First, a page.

The railway, which will eventually link Beijing with Bangkok and Singapore, is a crucial component of China’s Belt and Road Initiative, the vast infrastructure development program launched in 2013 to expand Beijing’s influence. Funding for it came mainly from China — although Laos stumped up a fair portion: a financial outlay that looks increasingly precarious considering its growing debt plight. Indeed, the cost of the railway has reportedly contributed to a US$480 million increase in Lao debt to the Chinese Export-Import Bank, fueling fears of dependence on its giant neighbor to the north.
Given its provenance, it’s no surprise that the railway has a Chinese feel. Stations are impressive, but austere, affairs like the ones found in China. Inside the station at Vientiane, for instance, there are no food hawkers — those traditional mainstays of train travel in Southeast Asia. Just rows of seats, toilet facilities, a couple of vending machines, and a hot and cold-water dispenser to fill up bottles of drinking water or cups of instant noodles. Signs around the stations feature Chinese and Lao script, but there’s little information available in English. The train itself, which seats 720 people and plies the route between Vientiane and Boten twice daily, boasts white, red, and blue stripes, the colors of the Laotian flag. But overt local influence ends there.
Overall, the train favors function over form. There’s no trolly service or dining car for instance, a fact that makes me grateful for the emergency filled baguette I picked up at a khao jee pate stand near my hotel in Vientiane. But the seats are comfortable enough, there’s plenty of legroom and space in the overhead luggage racks for the heftiest of suitcases or backpacks, and power points underneath the seats supply juice for phones and laptops.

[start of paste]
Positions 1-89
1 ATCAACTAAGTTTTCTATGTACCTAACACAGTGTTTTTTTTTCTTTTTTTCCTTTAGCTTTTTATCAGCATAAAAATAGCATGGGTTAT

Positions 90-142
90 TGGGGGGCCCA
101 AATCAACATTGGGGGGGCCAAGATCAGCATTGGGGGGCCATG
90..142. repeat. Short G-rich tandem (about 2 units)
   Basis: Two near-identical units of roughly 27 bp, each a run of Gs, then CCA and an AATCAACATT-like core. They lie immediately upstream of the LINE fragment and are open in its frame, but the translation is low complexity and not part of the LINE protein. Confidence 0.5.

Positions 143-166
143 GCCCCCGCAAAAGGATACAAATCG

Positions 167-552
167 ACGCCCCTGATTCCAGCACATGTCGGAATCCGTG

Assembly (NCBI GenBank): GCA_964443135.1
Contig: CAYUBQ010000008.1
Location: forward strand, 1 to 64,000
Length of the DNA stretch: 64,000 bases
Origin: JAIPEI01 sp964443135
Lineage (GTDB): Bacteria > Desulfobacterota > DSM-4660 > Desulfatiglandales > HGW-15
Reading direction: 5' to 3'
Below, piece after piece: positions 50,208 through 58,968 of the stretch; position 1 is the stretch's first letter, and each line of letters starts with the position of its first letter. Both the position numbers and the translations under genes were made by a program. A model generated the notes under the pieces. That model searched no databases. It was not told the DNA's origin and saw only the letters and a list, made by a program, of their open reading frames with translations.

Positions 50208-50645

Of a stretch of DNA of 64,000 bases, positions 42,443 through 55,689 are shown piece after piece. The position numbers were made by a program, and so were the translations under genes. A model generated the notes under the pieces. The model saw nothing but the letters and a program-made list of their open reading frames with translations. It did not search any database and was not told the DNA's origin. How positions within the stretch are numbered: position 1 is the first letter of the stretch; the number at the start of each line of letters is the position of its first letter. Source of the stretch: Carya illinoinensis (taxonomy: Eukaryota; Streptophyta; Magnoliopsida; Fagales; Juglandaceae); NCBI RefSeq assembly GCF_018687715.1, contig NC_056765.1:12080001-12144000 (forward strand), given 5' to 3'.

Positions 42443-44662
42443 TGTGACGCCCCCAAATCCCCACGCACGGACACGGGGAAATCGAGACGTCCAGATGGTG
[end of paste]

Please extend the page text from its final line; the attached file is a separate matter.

It’s fair to ask whether the railway is a luxury that the Southeast Asian country can ill afford. But there’s no doubt that it’s a boon for many Lao people who have never had the chance to move around their country quite as freely or speedily. “Before the train, it was very difficult for me to visit my family,” says Bong, who is sitting across the aisle from me with her young daughter. “I work in Vientiane, and they live in Luang Namtha, so I rarely got to see them because the roads are so bad, and the journey is so long. Now I can make the trip easily.”
On the day I travel, the train is virtually free of foreigners: a consequence of both the current low tourist footfall in Laos and it being the height of the rainy season. Other challenges have prevented the railway from making a flying start with tourists. Tickets can only be purchased within three days of travel, and cash payments only for now (an online system is in the works). That means tickets can only be purchased either at stations — not so easy given they are located some way out of town — or a tiny handful of non-railway ticket offices.
Despite these wrinkles, it seems inevitable that a mode of transport that links some of the country’s top draws in double quick time will eventually prove a hit with travelers: even more so as China finally opens its borders and visitors flock in from the north. Indeed, the pace of change — and travel — is such that the old Please Don’t Rush crack will be a massive anachronism, not just a mangled acronym.